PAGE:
But because God’s love for us is so great, so much greater than we can even fathom, we are heirs to a wonderful promise through Jesus Christ. Not a promise that we’ll never experience pain or heartache, but that these things will never have the final word. Our faith reminds us that even when the glass is half empty, God offers us a fullness that can’t be taken away by any amount of emptiness. The rainbow tells us that even though it will rain, the earth will never flood again. The Communion table tells us that even though we will hunger, we will not starve. The Baptismal font tells us that even though we will sin, we will not be forsaken. The cross tells us that even though we will die, it will not be the end.

Now, it may always be there, but the fullness offered by God isn’t always readily apparent to us. Even as Psalm 22 holds human joy and anguish in tension, there are plenty of psalms of pure lament. But in these moments of despair and hopelessness, we must cling even tighter to God’s promise. That’s not to say that we should ignore our anguish, but we must resist the lie that our pain is too great for God to carry. That there is any glass so empty that God can’t make it full again.

There may be times when you can’t believe in this promise alone. That’s okay. In those moments, there are others you can lean on to help you remember: A friend to hold your hand as you cry. A therapist to help you see with deeper clarity. A pastor to remind you that it’s impossible to be separated from God’s love. A stranger to offer a random act of kindness. These things won’t make the pain go away, but they can help you to remember, if only for a minute, that emptiness isn’t all that there is. And that’s no small thing.

On the other hand, we likewise mustn’t allow ourselves to believe that there is *only* joy in following Christ. If we only experience delight and comfort, we aren’t paying enough attention to what’s going on around us. Even when we’re experiencing the “half-full” parts of life, the glass is indisputably still half-empty somewhere. There IS hunger in our world. There IS death. There IS injustice, and addiction, and violence, and hatred, and greed. Our joy in Christ isn’t supposed to allow us to ignore these realities in blissful ignorance, but to give us the strength and motivation to stand up to them. To share God’s vision of the kindom to come that we can’t yet see. To be part of the reason that sin DOESN’T have the final word. If all things on earth aren’t yet reflecting God’s will—regardless of our own personal circumstances—our faith requires us to recognize and confront the emptiness still around us.

But no matter how empty or full you see the glass at any given time, one thing remains constant: the glass itself. In every moment, God surrounds us and holds us—in our grief, in our joy, and in everything in between. God understands better than anyone the complex nature of human life. Jesus experienced the deepest evils that humanity is capable of, the darkest griefs that can seize the human heart. But Jesus also embodied the greatest love possible, and he shared with us the most transcendent joys that we can experience. Christ didn’t come to remove our sorrow, but to bear everything—the good and the bad, the sacred and the profane, the “half-empty” and the “half-full”—so that we might be able to bear it all, too.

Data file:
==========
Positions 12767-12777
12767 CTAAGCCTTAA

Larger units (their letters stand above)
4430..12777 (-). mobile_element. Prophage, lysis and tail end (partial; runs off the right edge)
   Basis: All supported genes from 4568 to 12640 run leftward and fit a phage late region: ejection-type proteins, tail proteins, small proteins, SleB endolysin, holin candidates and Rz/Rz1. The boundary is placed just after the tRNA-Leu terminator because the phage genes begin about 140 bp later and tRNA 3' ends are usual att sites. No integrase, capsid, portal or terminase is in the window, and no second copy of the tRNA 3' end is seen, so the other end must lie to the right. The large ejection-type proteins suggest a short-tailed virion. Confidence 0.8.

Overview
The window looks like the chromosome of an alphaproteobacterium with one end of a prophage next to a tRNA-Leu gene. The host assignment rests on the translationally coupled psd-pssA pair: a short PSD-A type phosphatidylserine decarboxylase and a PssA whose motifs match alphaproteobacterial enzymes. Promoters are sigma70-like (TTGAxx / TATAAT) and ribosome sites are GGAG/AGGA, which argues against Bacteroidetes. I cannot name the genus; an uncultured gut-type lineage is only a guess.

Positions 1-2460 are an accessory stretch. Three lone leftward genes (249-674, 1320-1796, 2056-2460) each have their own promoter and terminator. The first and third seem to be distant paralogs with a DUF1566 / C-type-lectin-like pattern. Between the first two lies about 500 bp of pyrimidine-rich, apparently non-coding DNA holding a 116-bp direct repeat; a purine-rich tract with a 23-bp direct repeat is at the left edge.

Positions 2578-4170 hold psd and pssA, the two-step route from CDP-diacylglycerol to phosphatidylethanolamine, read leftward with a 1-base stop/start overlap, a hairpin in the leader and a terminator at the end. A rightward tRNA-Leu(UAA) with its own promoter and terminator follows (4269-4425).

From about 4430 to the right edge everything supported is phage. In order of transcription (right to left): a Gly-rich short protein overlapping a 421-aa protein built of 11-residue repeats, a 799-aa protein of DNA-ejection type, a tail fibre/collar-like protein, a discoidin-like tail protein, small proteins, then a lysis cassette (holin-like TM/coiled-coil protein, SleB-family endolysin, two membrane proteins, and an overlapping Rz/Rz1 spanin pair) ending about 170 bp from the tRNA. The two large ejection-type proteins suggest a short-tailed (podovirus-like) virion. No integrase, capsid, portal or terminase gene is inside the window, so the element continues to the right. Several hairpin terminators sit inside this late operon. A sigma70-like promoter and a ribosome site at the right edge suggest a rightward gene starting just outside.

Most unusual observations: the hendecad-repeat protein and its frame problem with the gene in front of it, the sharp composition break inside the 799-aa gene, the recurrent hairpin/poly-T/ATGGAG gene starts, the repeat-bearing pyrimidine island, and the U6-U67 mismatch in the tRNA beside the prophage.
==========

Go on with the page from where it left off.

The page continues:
As different as these two (artificially separated) readings are, notice the one thing that they share in common: both perspectives entreat God to be near. Whether expressed through the lens of fear (“Please don’t be far from me, because trouble is near and there’s no one to help,”) or trust (“Don’t be far away! You’re my strength! Come quick!”), whether the glass is half empty or half full, the psalmist’s deepest desire is to be in God’s presence. In our moments of despair and our moments of hope alike, this is our most profound need. And so, it’s exactly what God offers us.

THIS is what makes a life of faith so worth living. Not the fact that our cups will be filled to overflowing in every moment, but the knowledge that because God is with us, the emptiness will never be allowed to prevail. That the cup will always surround us, helping us carry the emptiness and not allowing the moments of fullness to slip through our fingers. This Good News is good, indeed. May we sing of God’s goodness and grace in the heights of our joy and in the depths of our despair. May we cling tightly to the love that will not let us go, no matter what we may endure. May we live life—even the empty parts—to the fullest, as the gift from God that it is. Amen.